Tips for Creating an Employee Dress Code Policy

Creating an employee dress code policy can be beneficial for your business. Dress codes can help you create your business’s image and keep employees safe. You can make your dress code policy for employees as formal or as casual as you want. But, there are some things you should consider when creating your policy.

Reasons to have a dress code policy

A workplace dress code policy might be a good choice for your business for numerous reasons.

Employee dress codes can improve employee safety. You can require employees to wear clothes that will protect them, such as steel-toe boots. You might also prohibit certain types of clothes that might cause a safety hazard, such as baggy clothes and jewelry that can get caught in a machine.

Setting a dress code can limit distractions and annoyances in the workplace. For example, you might prohibit revealing clothing or strong perfumes.

A dress code can improve your business’s brand awareness. Your employees are an extension of your brand. Having logos or similar attire can make your employees easily recognizable both inside and outside your business. A common dress code lets customers easily identify who is an employee.

Also, customers might expect a certain dress code in your industry. For example, if you have a consulting agency, customers might expect your employees to wear business formal or business casual clothes. If you run a hotel, customers might expect a common uniform among your staff.

Types of dress codes for work

There are common types of dress codes. You can use a common dress code for your business or create your own.

Here are some of the common dress codes you can choose from:

Business formal attire includes suits, dress shirts, ties, stockings, and closed-toe shoes.

Business casual attire includes suits, dress shirts, optional ties, polos, sports jackets, dresses, skirts, and blouses.

Casual attire includes jeans, casual tops, T-shirts, shorts, capri pants, and athletic shoes.

Uniforms are specific attire that you require employees to wear. You might order the same outfit for every employee. Or, you might ask all employees to wear similar clothing, such as black pants and white shirts. If you require employees to wear uniforms, make sure you follow the FLSA rules about uniforms.

Common Dress Codes for Work Infographic

Creating a company dress code policy

Make your company dress code clear to employees. Include it in your employee handbook so employees can easily reference it.

Your staff dress code policy should include:

  • The types of clothing employees can wear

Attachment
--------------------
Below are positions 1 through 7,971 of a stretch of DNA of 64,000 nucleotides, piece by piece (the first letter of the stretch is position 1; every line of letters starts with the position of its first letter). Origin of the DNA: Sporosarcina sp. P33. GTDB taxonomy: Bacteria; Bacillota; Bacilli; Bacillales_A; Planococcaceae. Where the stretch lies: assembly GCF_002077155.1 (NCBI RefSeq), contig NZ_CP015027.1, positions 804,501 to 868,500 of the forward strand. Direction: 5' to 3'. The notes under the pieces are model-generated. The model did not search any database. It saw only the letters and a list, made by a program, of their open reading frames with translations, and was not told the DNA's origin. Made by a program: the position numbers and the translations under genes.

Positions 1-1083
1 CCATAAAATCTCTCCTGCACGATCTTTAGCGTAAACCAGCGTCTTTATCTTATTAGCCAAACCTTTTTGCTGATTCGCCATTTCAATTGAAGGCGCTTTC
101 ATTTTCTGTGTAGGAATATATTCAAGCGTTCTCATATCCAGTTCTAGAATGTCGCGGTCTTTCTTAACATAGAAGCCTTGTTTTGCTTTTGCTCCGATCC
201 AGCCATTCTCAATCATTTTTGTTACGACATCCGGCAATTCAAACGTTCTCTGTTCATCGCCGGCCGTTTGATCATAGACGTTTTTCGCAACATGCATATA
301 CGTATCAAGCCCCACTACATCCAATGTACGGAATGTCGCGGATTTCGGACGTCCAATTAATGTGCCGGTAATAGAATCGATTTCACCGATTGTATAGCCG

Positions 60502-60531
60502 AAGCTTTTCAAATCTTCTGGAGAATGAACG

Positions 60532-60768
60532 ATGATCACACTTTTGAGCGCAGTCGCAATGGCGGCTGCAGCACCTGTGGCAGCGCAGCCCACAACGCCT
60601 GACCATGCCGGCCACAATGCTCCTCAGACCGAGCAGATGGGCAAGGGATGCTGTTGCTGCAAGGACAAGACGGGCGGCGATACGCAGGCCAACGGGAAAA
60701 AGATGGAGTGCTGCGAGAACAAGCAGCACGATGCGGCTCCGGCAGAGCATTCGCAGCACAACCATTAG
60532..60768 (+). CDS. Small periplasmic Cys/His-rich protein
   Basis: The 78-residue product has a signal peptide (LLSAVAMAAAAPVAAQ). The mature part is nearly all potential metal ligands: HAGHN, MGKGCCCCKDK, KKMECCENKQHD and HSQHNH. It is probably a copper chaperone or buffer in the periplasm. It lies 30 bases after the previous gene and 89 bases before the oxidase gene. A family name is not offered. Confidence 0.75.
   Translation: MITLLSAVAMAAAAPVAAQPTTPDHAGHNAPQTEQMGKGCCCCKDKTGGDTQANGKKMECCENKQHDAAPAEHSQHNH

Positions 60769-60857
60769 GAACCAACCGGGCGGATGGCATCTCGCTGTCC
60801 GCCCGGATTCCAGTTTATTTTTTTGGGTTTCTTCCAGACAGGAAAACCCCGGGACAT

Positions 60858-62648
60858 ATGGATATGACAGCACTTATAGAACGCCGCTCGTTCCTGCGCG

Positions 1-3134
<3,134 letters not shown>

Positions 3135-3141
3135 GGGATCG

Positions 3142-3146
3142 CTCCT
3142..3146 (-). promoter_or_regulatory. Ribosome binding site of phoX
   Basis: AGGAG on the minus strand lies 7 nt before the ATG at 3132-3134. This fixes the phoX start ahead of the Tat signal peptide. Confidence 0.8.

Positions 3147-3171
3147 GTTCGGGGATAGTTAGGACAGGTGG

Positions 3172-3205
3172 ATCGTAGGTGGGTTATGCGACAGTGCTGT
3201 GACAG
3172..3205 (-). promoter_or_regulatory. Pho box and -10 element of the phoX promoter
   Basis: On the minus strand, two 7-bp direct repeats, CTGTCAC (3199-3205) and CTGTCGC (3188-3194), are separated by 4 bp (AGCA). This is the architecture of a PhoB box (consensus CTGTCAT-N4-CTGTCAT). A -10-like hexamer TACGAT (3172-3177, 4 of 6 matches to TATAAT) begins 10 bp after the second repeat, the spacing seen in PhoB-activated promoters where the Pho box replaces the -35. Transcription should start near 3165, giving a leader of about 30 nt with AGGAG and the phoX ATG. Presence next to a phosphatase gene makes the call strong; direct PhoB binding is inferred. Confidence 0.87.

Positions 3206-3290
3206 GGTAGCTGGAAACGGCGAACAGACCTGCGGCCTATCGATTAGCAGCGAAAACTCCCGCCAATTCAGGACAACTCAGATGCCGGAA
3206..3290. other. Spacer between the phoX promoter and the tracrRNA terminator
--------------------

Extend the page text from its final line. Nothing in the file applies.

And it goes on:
• Any grooming standards employees must follow
  • Dress code examples
  • Consequences for violating the policy

Legal considerations

No one federal law regulates employee dress codes and what you are allowed to put in your dress code policy.

However, federal laws about discrimination might affect your policy. And, your state might have specific employee dress code laws that you must follow.

When creating an employee dress code policy, you may want to consult a lawyer. And, it may be beneficial to talk to a lawyer as special situations arise, like when an employee asks for an accommodation.

Here are some things you should consider when making a dress code policy.

Religious expression

You might have to accommodate employees’ strongly held religious beliefs, as long as the exception doesn’t cause undue hardship. The EEOC requires these accommodations for businesses with at least 15 employees. If your dress code policy conflicts with an employee’s religious practices, they can request an accommodation.

Employees might seek accommodation for hair length, clothing, face coverings, and jewelry.

For example, you require men to be clean shaven for sanitary reasons. An employee says he cannot shave his beard because of his religious beliefs. You might be able to accommodate the employee and maintain EEO compliance by having him wear a beard cover.

Sex and gender identity

Your company dress code should not be more burdensome to one sex than the other. The dress and grooming standards should be relatively equal. For example, having certain rules only for women about hairstyles and colors, fingernails, and makeup might be seen as burdensome and unfair.

You should also consider accommodations based on gender identity. You might have to accommodate employees who express themselves as the opposite gender.


An employee can ask for a dress code accommodation for a disability. Some dress code requirements might not be possible for an employee with a disability. For example, an employee might ask to wear sneakers instead of the shoes listed in the policy because of a foot condition.


You might need to consider race when creating your policy, especially in the grooming rules. For example, your policy on hairstyles should consider different hair textures that are found across races.

This is not intended as legal advice; for more information, please click here.

These views are made solely by the author.

Kaylee DeWitt

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